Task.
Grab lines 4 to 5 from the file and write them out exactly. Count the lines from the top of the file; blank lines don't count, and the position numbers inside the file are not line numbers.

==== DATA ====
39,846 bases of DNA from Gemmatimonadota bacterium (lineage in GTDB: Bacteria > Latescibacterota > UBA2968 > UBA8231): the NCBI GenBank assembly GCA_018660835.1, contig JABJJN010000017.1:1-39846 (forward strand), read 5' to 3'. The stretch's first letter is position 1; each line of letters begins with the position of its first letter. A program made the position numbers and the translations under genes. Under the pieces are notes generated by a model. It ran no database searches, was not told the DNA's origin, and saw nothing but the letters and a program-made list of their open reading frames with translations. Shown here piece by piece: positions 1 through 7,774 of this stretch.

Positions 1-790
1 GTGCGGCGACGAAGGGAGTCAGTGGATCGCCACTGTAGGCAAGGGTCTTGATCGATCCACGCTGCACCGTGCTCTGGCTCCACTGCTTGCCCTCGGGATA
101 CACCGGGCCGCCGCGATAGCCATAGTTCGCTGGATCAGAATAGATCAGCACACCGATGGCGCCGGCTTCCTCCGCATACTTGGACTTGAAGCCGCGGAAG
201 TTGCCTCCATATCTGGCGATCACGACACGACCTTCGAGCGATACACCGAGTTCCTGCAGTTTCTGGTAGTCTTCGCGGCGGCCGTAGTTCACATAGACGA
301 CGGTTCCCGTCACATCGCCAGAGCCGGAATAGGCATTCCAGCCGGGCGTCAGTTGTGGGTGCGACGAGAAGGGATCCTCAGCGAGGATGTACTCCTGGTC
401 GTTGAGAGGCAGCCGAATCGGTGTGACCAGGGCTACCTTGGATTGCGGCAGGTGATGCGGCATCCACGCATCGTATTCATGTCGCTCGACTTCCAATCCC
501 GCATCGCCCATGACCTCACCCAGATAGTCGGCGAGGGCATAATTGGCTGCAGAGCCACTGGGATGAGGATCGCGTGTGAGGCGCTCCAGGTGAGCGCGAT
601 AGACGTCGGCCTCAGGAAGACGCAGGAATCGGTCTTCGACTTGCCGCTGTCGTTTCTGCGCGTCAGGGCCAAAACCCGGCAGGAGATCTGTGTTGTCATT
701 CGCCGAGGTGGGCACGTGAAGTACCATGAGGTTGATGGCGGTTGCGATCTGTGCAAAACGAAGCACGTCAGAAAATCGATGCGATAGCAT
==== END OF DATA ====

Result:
101 CACCGGGCCGCCGCGATAGCCATAGTTCGCTGGATCAGAATAGATCAGCACACCGATGGCGCCGGCTTCCTCCGCATACTTGGACTTGAAGCCGCGGAAG
201 TTGCCTCCATATCTGGCGATCACGACACGACCTTCGAGCGATACACCGAGTTCCTGCAGTTTCTGGTAGTCTTCGCGGCGGCCGTAGTTCACATAGACGA